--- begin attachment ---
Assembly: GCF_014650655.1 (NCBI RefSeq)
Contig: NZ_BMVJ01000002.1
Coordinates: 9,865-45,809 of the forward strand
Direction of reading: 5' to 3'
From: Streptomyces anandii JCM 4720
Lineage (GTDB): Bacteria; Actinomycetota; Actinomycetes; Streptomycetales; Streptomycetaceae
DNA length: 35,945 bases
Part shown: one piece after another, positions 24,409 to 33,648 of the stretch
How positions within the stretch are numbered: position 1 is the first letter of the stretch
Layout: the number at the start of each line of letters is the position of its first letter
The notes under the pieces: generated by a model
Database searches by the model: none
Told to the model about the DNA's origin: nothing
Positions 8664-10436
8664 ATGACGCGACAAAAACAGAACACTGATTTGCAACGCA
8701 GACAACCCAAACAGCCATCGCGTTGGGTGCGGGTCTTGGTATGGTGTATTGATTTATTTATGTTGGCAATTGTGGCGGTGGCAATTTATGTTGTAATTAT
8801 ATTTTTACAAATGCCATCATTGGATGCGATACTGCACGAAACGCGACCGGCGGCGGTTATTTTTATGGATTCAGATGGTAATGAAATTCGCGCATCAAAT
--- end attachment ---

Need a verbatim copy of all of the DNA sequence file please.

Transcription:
Assembly: GCF_014650655.1 (NCBI RefSeq)
Contig: NZ_BMVJ01000002.1
Coordinates: 9,865-45,809 of the forward strand
Direction of reading: 5' to 3'
From: Streptomyces anandii JCM 4720
Lineage (GTDB): Bacteria; Actinomycetota; Actinomycetes; Streptomycetales; Streptomycetaceae
DNA length: 35,945 bases
Part shown: one piece after another, positions 24,409 to 33,648 of the stretch
How positions within the stretch are numbered: position 1 is the first letter of the stretch
Layout: the number at the start of each line of letters is the position of its first letter
The notes under the pieces: generated by a model
Database searches by the model: none
Told to the model about the DNA's origin: nothing
Positions 8664-10436
8664 ATGACGCGACAAAAACAGAACACTGATTTGCAACGCA
8701 GACAACCCAAACAGCCATCGCGTTGGGTGCGGGTCTTGGTATGGTGTATTGATTTATTTATGTTGGCAATTGTGGCGGTGGCAATTTATGTTGTAATTAT
8801 ATTTTTACAAATGCCATCATTGGATGCGATACTGCACGAAACGCGACCGGCGGCGGTTATTTTTATGGATTCAGATGGTAATGAAATTCGCGCATCAAAT